MORGANTOWN, NC – North Carolina Christian Medical Center (NCCMC) in northwestern NC proudly announces landmark cost-cutting steps projected to save millions of dollars and generate millions more. This week, NCCMC CEO Laurel Lamprey announced major permanent restructuring of the hospital services and staff.
Beginning May 1, 2015, NCCMC will close its food service department and restrict all food and nourishments from the premises. These revenue-generating steps, say Lamprey, are designed “to impact patient care and employee satisfaction due to years of patient and staff complaints, and plummeting Press Ganey scores regarding cafeteria food and dietary dissatisfaction.”
Key hospital administrators along with the current Board of Trustees predict improvements on multiple levels. According to hospital CFO Sharon Houseman, the hospital spends in excess of $1.2 million annually on food service for patients, staff, and guests and only recovers approximately $200,000 each year. Cutting the food service department will net an additional one million dollars annually which can be spent on administrators’ cost of living increases and reward bonuses. And, because NCCMC will be a food-free facility, it is estimated that key personnel will only work half days thereby reducing office space and non-productive meetings. Unused offices will be renovated into more bed space for customers and a state-of-the-art all inclusive spa for hospital administrators.
From a healthcare and patient perspective, NCCMC predicts quicker patient turn-around times lending to more admissions with speedier discharges. “After all” quotes Lamprey, “those people are gonna get hungry and will be begging for a speedy discharge.” Many hospitals are criticized for discharging patients before they are actually ready.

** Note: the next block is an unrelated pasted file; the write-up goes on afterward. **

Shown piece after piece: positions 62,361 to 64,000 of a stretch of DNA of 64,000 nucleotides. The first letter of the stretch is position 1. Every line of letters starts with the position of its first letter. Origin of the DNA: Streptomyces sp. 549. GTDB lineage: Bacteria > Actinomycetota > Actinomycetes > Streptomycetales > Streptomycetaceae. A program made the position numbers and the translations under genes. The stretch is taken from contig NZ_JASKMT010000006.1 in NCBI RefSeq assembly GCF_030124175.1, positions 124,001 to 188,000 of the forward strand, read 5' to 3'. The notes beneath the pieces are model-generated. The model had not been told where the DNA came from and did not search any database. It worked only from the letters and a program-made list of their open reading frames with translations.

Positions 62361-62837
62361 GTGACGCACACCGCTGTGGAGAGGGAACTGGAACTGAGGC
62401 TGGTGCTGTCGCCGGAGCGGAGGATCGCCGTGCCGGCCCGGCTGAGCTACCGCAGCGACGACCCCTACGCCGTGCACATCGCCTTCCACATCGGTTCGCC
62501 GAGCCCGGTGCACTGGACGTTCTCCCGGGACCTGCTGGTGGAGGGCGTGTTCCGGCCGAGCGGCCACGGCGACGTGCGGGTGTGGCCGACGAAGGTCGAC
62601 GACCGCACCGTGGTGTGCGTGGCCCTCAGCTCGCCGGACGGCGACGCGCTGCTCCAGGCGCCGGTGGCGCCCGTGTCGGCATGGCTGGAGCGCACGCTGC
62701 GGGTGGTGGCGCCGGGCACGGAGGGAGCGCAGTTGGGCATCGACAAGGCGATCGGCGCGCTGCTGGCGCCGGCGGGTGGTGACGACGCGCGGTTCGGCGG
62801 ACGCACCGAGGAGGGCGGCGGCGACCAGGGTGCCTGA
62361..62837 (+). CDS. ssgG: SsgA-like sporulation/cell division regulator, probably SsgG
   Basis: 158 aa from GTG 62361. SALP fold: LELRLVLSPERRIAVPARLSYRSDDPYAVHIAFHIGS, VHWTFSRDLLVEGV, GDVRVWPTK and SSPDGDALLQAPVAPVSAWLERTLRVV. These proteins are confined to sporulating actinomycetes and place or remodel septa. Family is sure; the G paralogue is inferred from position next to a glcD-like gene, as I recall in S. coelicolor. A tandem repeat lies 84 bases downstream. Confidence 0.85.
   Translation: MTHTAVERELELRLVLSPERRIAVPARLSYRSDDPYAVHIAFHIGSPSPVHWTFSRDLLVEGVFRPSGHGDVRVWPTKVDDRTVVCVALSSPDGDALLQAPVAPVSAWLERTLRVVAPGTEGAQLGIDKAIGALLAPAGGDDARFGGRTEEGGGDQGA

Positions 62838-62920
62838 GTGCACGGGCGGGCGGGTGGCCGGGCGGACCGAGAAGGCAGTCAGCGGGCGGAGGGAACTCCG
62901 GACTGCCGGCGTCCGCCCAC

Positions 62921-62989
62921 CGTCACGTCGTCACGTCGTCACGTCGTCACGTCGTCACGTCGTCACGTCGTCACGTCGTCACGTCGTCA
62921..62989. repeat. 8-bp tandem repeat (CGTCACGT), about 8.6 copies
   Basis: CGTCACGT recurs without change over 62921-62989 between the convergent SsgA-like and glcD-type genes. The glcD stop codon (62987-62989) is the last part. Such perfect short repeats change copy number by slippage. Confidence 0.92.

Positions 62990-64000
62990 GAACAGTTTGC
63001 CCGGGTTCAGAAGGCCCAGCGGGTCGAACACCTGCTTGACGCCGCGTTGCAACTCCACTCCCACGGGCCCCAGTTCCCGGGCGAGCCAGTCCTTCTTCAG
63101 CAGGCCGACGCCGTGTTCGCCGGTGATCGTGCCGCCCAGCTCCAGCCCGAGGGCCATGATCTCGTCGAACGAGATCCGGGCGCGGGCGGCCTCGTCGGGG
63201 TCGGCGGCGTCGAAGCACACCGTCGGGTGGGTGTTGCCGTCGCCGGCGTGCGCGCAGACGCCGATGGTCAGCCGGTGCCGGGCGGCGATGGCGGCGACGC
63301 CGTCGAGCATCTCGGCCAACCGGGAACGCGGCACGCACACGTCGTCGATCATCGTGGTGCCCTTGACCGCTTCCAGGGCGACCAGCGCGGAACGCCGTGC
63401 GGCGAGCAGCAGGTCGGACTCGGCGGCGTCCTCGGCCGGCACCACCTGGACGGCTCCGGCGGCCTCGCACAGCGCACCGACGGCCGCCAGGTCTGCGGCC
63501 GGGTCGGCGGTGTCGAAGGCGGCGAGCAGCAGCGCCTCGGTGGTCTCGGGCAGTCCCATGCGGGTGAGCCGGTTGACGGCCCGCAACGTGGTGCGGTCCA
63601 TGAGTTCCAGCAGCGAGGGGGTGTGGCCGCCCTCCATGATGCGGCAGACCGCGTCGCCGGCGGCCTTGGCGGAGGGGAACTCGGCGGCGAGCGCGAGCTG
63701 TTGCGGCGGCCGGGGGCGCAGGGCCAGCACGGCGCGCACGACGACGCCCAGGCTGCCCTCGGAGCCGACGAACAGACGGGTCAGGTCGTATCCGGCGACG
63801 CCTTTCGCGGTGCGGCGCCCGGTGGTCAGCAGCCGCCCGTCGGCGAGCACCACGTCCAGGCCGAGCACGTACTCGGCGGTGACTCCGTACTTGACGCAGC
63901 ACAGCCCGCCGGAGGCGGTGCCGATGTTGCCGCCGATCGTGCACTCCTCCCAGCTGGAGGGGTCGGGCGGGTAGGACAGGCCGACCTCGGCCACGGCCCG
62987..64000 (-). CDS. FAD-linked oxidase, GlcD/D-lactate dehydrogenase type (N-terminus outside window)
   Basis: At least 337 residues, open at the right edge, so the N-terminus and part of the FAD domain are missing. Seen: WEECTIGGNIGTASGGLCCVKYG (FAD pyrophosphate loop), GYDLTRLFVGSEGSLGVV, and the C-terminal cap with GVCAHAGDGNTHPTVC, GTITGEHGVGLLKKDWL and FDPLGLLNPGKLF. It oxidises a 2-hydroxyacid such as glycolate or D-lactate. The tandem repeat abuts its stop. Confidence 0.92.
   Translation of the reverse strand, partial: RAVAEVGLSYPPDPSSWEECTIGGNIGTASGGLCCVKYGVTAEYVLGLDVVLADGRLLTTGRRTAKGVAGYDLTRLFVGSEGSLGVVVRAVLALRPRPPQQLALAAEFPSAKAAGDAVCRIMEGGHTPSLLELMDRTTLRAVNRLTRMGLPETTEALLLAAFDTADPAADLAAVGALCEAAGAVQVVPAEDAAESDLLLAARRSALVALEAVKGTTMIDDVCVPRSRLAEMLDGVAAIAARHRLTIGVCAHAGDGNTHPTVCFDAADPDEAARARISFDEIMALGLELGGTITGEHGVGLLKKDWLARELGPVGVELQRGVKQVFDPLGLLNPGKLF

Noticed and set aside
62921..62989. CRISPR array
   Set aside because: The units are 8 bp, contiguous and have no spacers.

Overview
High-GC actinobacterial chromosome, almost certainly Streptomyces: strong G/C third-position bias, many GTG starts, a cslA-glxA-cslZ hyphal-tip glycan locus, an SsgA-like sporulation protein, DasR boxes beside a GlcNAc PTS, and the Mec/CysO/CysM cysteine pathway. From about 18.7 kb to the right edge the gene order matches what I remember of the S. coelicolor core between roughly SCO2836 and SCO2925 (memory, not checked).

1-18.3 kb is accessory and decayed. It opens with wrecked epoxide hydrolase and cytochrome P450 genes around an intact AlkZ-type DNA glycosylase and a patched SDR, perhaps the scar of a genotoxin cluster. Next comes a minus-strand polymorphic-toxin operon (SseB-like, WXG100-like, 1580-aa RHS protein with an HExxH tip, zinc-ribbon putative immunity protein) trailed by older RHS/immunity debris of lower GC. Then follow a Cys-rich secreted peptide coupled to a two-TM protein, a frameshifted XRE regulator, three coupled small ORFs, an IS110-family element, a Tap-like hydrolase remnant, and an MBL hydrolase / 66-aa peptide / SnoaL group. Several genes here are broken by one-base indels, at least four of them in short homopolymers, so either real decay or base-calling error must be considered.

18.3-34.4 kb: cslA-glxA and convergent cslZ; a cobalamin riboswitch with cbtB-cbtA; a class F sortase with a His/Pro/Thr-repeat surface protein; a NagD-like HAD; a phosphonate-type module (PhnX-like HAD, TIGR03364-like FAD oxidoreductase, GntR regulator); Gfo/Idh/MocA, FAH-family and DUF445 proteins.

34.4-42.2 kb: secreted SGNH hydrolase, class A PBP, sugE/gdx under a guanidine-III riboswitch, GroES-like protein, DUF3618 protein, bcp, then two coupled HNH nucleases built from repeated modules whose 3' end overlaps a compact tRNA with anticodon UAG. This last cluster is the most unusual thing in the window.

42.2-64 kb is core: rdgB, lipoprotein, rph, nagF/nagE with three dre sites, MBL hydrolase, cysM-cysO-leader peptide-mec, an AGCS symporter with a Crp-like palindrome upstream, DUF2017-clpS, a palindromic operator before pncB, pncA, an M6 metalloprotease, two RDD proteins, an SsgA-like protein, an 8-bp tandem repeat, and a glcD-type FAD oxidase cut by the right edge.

“There are numerous advantages for a food-free facility besides therapeutic fasting,” states Lamprey. They are:
- No need for confusing NPO orders any more.
- No need for gastric suction procedures.
- No need for special diabetic or confusing cardiac heart healthy diet regimes.
- No more patient complaints about food quality.
- No more risky feeding of stroke patients.
- No more worrying about food allergies and intolerances.
- No more family members staying for long periods of time and directing patient care.
- No more nurses eating at their workstations and violating Joint Commission regulations.
- No more nursing license revocation for delivering the wrong sandwich selection to patients.
- No more expensive and dangerous hypoglycemic medicine needed.
- No more costly laundry expenses due to feces soiled linen.
From an employee perspective, “This is good news,” says Lamprey. “We expect staff satisfaction scores to skyrocket.” Nurses, for instance are required by law to have a break during a twelve-hour shift and now that they won’t be eating, they will be urged to quietly meditate and pray for the duration of their twenty-minute lunch. Meditation is known to calm the spirit and soothe the soul. And, other staff members in environmental services, maintenance, police, and clerical will only be required to work half days freeing them up to enjoy an expanded personal life.
Since staff will only be working part time, millions will be saved on costly benefits and health insurance. Those employees who continue to receive health insurance will see immediate benefits beginning with personal weight loss. “Why, the dismissal of our 47 overpaid food service workers alone will save the hospital a combined $76,000 annually,” exclaims Lamprey. Next to administrators’ salaries, employee wages drive the exorbitant and unsustainable costs of healthcare. Lamprey alluded to additional liberating and cost-saving cuts in other departments in the near future.
Lamprey sums up this bold and innovative step with, “There’s just no place for food in the business of healthcare. If people want food, they can always go home or go to a restaurant. We are in the business of business, not in the restaurant business.”